Series 14, Episode 15 - Toni Collette, Gary Oldman, Nick Frost, London Grammar
Gary Oldman, talking about moving from starring in films with a cult following to working on Harry Potter, says, "My fan base went from 40 to four (years of age) after that. The fans are so genuine and very sweet."
And on his latest blockbuster, RoboCop, he says, "The first one was in 1987 and then it was very much science fiction and now it's science fact. It made sense to me to re-boot the film, we've caught up with ourselves." Asked if there will be more RoboCop films, he says, "It depends. It's got to do its thing at the box office, but they're hoping it's a franchise. I've been really lucky with franchises."
Asked if there is another Tinker Tailor Soldier Spy movie on the cards, he says, "I have no idea, but it would be nice to play Smiley again."
Revealing he had to have a dialect coach to help him portray Smiley, he says, "I have lived in America for so long, my kids are American and that's what I hear around me every day and occasionally weird sounds that I don't notice slip in. I had to brush up my English!"
Talking about starring in Dracula, Gary reveals his preparation for the role was somewhat unorthodox, "Francis Ford Coppola sent me a coffin to try out. One night I went out for dinner and everyone ended up at my place and at some point I wanted them to leave so I opened the garage door and the light came on and instead of a Porche under the light, it was a coffin. I never saw those girls again!"
Toni Collette, famously good at accents, reveals she almost gave up on a part as the accent was too much of a challenge, "Glassland was filmed in a part of Dublin with a very specific accent. I loved the script but I was very nervous about doing the accent. I arrived on the set and sat down with a dialect coach and turned myself into a knot. I actually called my husband and cried and said, 'I cannot do this, I think they are going to have to re-cast.' It freaked me out so much but I relaxed and just did it. I was at least consistent!"
Talking about her TV show Hostages, which she describes as a "15-part movie," and asked if there will be another series, she says, "I don't know, but I can't imagine there will be. I don't know where it would go," teasingly adding, "Something really big happens at the end."
Revealing an embarrassing encounter with Madonna, she says, "It was a long time ago at a party in LA and it was all really new to me and Harvey Weinstein said, 'You must meet Madonna,' and I was like, 'Why would she want to meet me?' I got dragged over and it was so embarrassing. I was uncomfortable and overwhelmed and she said, 'I've heard your movie is really great.' And I said, 'Well, I know you're really great and you must be really busy so fly, fly like the wind.' And that's what I said to Madonna. And she did, she left!"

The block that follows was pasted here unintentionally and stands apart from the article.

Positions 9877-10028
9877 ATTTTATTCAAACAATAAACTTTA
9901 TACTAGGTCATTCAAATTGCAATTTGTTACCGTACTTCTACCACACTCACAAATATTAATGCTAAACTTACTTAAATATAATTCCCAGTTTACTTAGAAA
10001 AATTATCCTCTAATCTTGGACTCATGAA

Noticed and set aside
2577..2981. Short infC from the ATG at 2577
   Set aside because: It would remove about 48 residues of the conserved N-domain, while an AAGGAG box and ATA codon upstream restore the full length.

Nick Frost, talking about learning to dance for his film Cuban Fury, says: "I trained for seven hours a day, seven days a week because I wanted to be able to dance. I like to dance but I don't like people to watch me. I ruined my wedding by not really wanting to dance with my wife because everyone gathered round. Asked if he has kept up the dancing, he says, "No," jokingly adding, "It is actually annoying to be asked to dance because it was for a part. If I had played a murderer, no one would ask me to kill someone!"
He also reveals that some of his preparation for roles has landed him in trouble, "In Spaced I was a weapons expert and had to strip a MP5 Machine gun blindfolded so they gave me one to take home - it didn't fire or anything. I'd done it a few times when I pulled off the blindfold and there were six armed policemen streaming in and screaming at me. A woman had seen the barrel of the gun sticking out of my bag and called the police. My voice went very high and I said, 'I'm an actor!' I was told later that they had blocked the road off and had a sniper and if I had pointed the gun at them, they would have shot me!"
London Grammar performs Strong before joining Graham for a chat.
- Friday 7th February 2014
- BBC One
- 50 minutes
Cast & crew
|Graham Norton||Host / Presenter|
|Jon Magnusson||Series Producer|
|Graham Stuart||Executive Producer|
Gary Oldman chats about being a voice on the computer game Call of Duty, and demonstrates his battle-cry!
Gary Oldman explains how he had to re-learn the English accent for his film Tinker, Tailor, Soldier, Spy.